Imperial statues continued to be installed in this room over the course of the 1st and 2nd centuries, though some of the most important emperors appear never to have been honored here. According to Inan, the Flavians were represented only by Domitian. Nerva's statue is followed by a chronological gap of more than half a century: there is no trace of statues for Trajan, Hadrian, or Antoninus Pius6. The next emperors to be honored in the Sebasteion of Boubon appear to have been Marcus Aurelius and Lucius Verus, whose statues are the earliest that are preserved to us. The last Antonine, Commodus, received an over-life-sized statue that was placed at the east end of the north podium, possibly with Bruttia Crispina to his right. Because Crispina, married to Commodus in 178 CE, was exiled in 192 CE, and then killed and disgraced, the presence of her effigy would likely have been short-lived. The statue of Commodus remained and has survived to our day. It is considerably larger than those of Marcus Aurelius and Lucius Verus, and this distinction in size is an argument against a reconstruction of a statuary group composed of Marcus Aurelius, one of the smaller statues; his sons, including the large statue of Commodus; and his daughter-in-law Bruttia Crispina. Another argument against such a grouping is that the death of Lucius Verus in 169 CE preceded the marriage between Bruttia Crispina and Commodus. Commodus' statue was most likely set up after the death of Marcus Aurelius in 180 CE.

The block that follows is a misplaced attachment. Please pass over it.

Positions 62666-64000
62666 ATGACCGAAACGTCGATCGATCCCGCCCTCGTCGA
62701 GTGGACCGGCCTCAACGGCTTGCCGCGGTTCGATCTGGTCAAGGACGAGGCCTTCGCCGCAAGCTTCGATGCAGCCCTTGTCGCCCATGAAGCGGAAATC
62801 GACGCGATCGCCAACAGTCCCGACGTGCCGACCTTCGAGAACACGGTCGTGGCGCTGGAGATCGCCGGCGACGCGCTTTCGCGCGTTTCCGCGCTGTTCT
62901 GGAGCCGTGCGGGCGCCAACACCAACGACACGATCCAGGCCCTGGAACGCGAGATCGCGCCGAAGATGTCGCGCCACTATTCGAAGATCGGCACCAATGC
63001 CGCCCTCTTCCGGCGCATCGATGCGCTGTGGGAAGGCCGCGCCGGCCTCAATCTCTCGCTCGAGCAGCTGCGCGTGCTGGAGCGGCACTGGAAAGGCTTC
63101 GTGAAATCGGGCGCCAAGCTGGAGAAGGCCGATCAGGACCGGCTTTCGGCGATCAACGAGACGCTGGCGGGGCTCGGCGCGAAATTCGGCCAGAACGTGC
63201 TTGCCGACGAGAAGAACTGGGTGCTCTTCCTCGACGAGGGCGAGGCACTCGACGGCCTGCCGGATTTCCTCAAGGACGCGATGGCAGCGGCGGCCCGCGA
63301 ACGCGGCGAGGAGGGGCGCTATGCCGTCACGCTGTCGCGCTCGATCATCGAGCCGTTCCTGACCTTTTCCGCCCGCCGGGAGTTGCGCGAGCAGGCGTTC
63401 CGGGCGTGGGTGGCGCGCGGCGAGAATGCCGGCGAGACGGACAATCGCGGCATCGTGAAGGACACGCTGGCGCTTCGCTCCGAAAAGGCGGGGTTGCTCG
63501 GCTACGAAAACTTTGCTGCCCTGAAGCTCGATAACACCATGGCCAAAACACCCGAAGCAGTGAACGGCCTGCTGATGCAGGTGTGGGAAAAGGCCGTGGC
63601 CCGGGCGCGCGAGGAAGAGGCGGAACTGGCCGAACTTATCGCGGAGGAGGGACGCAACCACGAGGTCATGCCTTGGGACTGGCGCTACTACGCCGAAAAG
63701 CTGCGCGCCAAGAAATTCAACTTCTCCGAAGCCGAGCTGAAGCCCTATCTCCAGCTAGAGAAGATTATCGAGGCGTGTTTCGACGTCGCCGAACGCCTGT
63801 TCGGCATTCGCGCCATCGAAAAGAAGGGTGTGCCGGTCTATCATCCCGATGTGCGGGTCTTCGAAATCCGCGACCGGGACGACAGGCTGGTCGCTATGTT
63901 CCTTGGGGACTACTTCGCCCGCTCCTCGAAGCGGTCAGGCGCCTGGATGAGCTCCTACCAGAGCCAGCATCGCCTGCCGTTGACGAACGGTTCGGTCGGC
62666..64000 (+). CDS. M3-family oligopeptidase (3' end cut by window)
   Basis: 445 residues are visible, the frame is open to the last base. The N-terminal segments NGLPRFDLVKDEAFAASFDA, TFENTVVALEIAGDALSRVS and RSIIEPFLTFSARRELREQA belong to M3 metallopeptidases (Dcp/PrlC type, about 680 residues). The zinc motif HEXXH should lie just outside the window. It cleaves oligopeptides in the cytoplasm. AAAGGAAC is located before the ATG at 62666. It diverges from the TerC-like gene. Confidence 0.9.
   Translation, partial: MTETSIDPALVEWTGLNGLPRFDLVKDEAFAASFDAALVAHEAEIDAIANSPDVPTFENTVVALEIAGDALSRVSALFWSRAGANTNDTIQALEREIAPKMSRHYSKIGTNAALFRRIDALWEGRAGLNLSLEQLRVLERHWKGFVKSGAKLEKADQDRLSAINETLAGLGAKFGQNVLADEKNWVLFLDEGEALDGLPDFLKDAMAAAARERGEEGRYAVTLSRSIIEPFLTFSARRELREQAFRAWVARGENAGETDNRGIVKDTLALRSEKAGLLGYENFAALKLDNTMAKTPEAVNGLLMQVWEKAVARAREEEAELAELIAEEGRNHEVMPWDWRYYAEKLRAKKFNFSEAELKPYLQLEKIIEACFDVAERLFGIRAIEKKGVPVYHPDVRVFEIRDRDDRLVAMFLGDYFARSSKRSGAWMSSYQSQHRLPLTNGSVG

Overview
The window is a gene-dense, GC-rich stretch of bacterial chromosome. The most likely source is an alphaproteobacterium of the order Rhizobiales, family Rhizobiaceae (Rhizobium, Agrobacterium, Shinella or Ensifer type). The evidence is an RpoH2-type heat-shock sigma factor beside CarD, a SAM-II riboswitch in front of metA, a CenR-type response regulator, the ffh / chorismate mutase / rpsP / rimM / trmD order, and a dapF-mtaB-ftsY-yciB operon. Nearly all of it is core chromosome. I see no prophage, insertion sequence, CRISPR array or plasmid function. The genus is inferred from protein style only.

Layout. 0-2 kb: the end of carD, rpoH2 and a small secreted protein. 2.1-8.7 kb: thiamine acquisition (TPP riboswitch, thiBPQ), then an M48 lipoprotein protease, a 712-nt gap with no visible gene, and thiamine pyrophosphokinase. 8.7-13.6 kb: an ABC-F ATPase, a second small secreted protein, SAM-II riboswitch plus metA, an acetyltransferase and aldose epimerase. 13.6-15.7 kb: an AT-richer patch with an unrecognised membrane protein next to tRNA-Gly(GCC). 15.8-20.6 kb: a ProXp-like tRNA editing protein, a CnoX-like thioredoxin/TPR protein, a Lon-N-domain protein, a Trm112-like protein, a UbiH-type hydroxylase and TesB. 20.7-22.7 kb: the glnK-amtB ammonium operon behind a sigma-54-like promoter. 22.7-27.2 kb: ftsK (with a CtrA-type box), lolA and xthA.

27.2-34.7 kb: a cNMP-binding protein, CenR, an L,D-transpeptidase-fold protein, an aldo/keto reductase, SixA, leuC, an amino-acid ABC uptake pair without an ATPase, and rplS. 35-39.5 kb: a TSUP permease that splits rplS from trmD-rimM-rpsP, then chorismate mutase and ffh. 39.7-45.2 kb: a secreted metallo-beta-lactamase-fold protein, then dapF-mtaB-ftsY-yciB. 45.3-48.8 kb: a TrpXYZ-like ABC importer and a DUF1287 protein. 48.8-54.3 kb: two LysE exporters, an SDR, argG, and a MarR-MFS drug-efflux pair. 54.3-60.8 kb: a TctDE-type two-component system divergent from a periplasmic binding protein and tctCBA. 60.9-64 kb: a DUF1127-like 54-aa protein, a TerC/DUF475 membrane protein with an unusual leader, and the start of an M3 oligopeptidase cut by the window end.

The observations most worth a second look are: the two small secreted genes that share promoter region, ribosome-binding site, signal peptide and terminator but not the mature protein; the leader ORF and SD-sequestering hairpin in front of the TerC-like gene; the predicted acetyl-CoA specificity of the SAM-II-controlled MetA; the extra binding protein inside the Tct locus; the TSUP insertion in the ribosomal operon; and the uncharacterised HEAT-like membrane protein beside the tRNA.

On the evidence of the inscriptions, a statue of the first Severan emperor was included in a group with his wife and sons. Originally, the Severan group appears to have occupied the entire east podium and to have included Geta and Caracalla standing among Septimius Severus and Julia Domna (nos 14-17; Jones 1977, p. 292). Of these statues, those of Severus and the young Caracalla survive. If there was an inscription in honour of Geta, it would likely have been erased after his damnatio memoriae, which was possibly in 211 CE. Presumably in order to make room for a statue of Gordian on the east podium, the statue of Septimius Severus was later removed from the east podium and set up on the north podium next to the statue of Commodus, which was then moved further to the west, possibly into the position left vacant by the elimination of Crispina's statue.

About a decade after Gordian's death, his statue was moved to a separate base (C) against the west wall, to make room on the east podium for another Imperial group, which included Valerianus I, his son Gallienus, and Gallienus' wife Cornelia Salonina. From those statues, a torso identified as that of Valerianus has survived. Our remaining evidence of Imperial inscriptions and statues includes base D, with an inscription honoring Caracalla as sole emperor (no. 17), and a head and torso that have been assigned by İnan to this base. This, Caracalla's second statue in the Sebasteion, stood against the west wall of the room, next to the statue of Gordian . The evidence for whether pilaster A (which included a stone with a Hellenistic inscription in reuse), and base B, which is uninscribed in its present condition, were statue bases is inconclusive.